Friends. Sometimes I think they’re the best things to happen to us, maybe even more so than family. They don’t ground you or kick you out when you make moronic decisions, and when they start to get on your nerves you can always dump their ass. God, that sounds horrible. My point is that friends are very, very important.
But despite our best intentions, we still let them slip through our fingers. We say we’d keep in touch and stay tight forever, but that’s just not how life works. And not how people work. Our circumstances and ourselves change too drastically and too frequently. Over the years, I’ve probably had four or five different best friends, none of whom I’ve talked to in a long time. It’s weird to think that at one point I told those people, especially the two from sophomore year in New Zealand, almost everything I believed in, dreaded, and dreamed about. If you’d ask me back then, I’d probably be crushed to think that once we go our separate ways I’d lose completely lose touch with them. How can you just never again talk to someone who holds some of your deepest, most humiliating secrets?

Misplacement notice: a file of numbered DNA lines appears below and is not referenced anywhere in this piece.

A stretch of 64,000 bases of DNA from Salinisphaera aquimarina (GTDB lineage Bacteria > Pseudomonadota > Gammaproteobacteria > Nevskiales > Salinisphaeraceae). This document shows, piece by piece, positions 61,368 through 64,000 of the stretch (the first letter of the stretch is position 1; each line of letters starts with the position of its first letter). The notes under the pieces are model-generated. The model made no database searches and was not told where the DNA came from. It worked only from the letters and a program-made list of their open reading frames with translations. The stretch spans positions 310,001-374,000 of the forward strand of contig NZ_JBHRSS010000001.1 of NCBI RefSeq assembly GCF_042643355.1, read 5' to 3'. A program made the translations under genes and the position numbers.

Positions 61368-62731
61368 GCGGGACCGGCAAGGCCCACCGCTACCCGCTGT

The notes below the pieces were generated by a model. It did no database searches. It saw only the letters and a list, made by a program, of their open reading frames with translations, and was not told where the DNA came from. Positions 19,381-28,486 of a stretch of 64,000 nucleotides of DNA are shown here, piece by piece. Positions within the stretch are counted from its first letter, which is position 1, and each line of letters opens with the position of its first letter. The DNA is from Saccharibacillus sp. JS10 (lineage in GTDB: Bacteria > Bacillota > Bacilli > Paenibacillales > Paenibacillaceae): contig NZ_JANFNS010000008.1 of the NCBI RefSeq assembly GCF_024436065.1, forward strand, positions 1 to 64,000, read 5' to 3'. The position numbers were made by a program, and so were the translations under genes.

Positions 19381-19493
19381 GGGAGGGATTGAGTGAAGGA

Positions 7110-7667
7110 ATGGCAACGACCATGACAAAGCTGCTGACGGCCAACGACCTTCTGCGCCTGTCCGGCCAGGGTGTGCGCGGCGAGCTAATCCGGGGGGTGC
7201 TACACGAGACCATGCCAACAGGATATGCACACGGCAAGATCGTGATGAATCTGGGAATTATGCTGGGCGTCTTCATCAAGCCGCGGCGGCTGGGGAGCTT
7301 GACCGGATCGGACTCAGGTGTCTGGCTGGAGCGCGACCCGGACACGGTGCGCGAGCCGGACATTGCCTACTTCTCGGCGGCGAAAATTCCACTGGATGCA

The truth is, however, I no longer feel anything about them. I mean, I still have a vague idea of what they’re up to through social media, mostly on Instagram and Facebook, but I haven’t personally chatted any of them in months or even years. It’s not a conscious decision on my or their (I think not, anyway) part; it just happened naturally. The people we were when we became friends are not the people we are now, and as we change we will drift apart. Maybe adolescent friendships are just meant to be temporary. Or…I don’t know if this sounds awful or not, but maybe those friendships just weren’t worth maintaining. Maybe the friends we make in middle school or high school are never meant to be a part of our real lives. Because if they really mattered, it would probably bother us a little when we no longer have them to confide in. Friends who truly made an impression on you don’t just sink into oblivion.
It’s been a year and a half since high school ended and I still talk to only about six or seven people. They’re probably the closest friends I’ve ever had, and I do envision us meeting up in different cities every five years or so and discussing all the stupid crap we’ve done. I hope we do, but maybe we won’t. Either ways, we’ve still had the most wonderful times together. We’ll have more friends who fade away than friends who stay. So with friendships, maybe it’s the experiences and memories that really matter.